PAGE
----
The sad, sad saga of a garden pond and its 2000 visitors

This is the next episode of the sad, sad tale of my garden pond. When you left this story – the few hapless fish I had left, gasping for air at the bottom of my leaking empty pond, were now happily living in our bath.

One of the fish has gone slightly mad from the shift to his new accommodation and dashes so fast from one end of the bath that he backflips off the smooth bath end and hurtles towards the other end of the bath for the next back flip. He just keeps hurtling and back flipping like he thinks he’s a seal doing tricks.

My pond went back to the seller, a very nice seller called Limberlost Nursery – where they happily offered to reseal my pond. This took some time.

But as a belated Christmas present the pond returned and I built Pond Mark VI.

I made sure to spend time and sweat and swearing getting the base even by putting down pavers. Finally I put the pond on its stand of concrete blocks and filled it with water and then I left it to test for leaks. A couple of days later the pond was still filled with water.


But it was also filled with I would say give or take, 2000 Green Tree Frog tadpoles.

Now I love Green Tree Frogs. They are native. They are indigenous. They are endangered. When I see them I feel all gooey like watching an ad with babies and nappies all in soft focus.

I work with an elderly lady, named Ethel, one of the sweetest old ladies I know, she’s had a really rough life and is tough as nails and she is afraid of nothing other than being absolutely petrified of Green Tree Frogs.

One day I saw Ethel pull an apron off a hook and a green tree frog jumped out of the apron and splayed itself across Ethel’s face. Ethel screamed, so the frog, frightened by the racket, clung onto her face even tighter.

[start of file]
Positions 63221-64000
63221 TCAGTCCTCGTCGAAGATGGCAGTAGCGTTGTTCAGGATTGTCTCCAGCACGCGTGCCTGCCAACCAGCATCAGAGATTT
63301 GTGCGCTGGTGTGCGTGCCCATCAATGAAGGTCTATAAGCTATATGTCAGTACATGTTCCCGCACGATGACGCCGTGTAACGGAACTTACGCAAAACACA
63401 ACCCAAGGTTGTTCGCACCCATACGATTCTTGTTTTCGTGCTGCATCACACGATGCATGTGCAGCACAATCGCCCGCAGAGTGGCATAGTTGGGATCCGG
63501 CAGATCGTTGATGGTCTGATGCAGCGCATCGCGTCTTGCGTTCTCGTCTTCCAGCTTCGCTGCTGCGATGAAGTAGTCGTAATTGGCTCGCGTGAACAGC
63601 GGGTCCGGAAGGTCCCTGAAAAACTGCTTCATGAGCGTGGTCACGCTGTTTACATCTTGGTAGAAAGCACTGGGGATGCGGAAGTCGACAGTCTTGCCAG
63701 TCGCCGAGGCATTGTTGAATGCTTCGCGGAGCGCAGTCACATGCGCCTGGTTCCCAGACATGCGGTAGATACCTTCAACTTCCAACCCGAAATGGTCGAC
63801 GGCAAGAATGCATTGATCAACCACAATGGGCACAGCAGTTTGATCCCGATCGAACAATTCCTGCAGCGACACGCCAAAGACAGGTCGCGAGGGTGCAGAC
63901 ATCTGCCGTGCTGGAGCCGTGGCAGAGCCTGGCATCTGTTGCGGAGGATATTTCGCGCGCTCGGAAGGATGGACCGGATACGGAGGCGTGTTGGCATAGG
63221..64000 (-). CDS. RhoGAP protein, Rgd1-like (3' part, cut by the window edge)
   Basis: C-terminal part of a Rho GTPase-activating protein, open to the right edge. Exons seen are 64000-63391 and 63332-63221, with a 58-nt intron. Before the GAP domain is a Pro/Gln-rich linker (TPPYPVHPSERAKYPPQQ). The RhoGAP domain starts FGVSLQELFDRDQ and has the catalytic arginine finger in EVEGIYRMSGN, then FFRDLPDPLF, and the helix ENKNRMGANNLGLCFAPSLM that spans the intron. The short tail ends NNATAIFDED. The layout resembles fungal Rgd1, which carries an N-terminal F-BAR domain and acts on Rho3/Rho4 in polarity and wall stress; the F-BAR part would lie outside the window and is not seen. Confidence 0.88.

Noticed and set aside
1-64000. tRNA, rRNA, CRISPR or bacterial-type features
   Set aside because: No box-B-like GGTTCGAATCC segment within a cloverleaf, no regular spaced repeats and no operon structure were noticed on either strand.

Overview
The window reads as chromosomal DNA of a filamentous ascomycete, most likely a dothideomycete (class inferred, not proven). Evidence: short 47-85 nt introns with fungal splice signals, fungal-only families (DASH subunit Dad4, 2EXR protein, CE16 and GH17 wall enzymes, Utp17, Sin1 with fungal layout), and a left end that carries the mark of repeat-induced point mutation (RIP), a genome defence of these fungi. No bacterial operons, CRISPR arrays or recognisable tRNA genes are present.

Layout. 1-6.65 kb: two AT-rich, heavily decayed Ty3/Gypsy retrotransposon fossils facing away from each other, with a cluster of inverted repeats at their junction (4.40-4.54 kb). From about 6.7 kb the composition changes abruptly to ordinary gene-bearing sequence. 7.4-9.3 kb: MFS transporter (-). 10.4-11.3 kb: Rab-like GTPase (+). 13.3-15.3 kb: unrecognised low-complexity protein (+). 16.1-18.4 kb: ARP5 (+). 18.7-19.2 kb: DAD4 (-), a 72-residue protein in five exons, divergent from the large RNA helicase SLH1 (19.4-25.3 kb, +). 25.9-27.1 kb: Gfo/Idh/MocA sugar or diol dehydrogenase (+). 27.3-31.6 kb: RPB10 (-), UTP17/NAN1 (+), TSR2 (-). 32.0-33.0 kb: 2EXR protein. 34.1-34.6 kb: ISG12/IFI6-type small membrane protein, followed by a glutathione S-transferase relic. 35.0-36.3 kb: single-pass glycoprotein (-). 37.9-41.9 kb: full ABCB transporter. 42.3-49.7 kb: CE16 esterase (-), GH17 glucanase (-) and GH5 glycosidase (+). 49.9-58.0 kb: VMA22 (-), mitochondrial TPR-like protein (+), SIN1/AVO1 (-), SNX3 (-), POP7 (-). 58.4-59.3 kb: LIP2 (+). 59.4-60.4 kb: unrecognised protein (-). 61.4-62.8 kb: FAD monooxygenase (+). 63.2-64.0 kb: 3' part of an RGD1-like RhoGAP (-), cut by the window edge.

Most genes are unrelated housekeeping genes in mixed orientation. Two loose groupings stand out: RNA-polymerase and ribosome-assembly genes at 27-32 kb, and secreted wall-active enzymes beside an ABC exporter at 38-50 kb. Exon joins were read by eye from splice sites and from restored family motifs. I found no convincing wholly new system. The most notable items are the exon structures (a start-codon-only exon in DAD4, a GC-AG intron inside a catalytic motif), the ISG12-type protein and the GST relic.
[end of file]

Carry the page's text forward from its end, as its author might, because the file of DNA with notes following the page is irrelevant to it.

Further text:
All you could see of Ethel was her huge brown frightened eyes; the rest of her face was covered by the poor scared frog clinging on for dear life.

They were both saved when I carefully pulled the trembling frog off her face and carried it outside.

I am thrilled the frogs have invaded my pond. I rang up Frog Safe and got friendly advice on how to look after them. I got Paw Paw leaves and put them in the food  processor and mushed them up and froze them to feed to my 2000 babies.

But because we live in a dengue area it is illegal to have a body of water without fish to eat the mosquito wrigglers. So I put one of our fish into the pond and it immediately started gobbling up tadpoles.  It only stopped to give me a big smile and thank me for taking it to Fish Smorgasbord.

I had to stop this senseless slaughter – so out it came and back into the bath.

So I painstakingly researched Australian fish that don’t eat frog tadpoles and purchased the recommended Pacific Blue Fish and Deep Water Creek Rainbow Fish and introduced them to the pond and my frog family. I watched for half an hour and the fish showed no interest in the tadpoles.


I was pretty happy about this and excited because some of the tadpoles are nearly frogs. I went to bed a satisfied woman – all my empty nesting urges sated.

The next morning I went out to check on my tadpoles.

But the pond is empty of tadpoles and all that remains are 16 very fat fish that have all signed up for weight watchers.

Letters to Daughters and Sons – beware of fish – they will work their way inside